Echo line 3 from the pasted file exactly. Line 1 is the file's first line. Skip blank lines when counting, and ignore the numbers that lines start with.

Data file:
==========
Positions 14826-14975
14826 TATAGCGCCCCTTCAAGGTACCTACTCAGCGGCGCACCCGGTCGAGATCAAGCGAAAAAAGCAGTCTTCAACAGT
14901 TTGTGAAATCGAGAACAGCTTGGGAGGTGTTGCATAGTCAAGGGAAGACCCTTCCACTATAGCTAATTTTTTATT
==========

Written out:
14901 TTGTGAAATCGAGAACAGCTTGGGAGGTGTTGCATAGTCAAGGGAAGACCCTTCCACTATAGCTAATTTTTTATT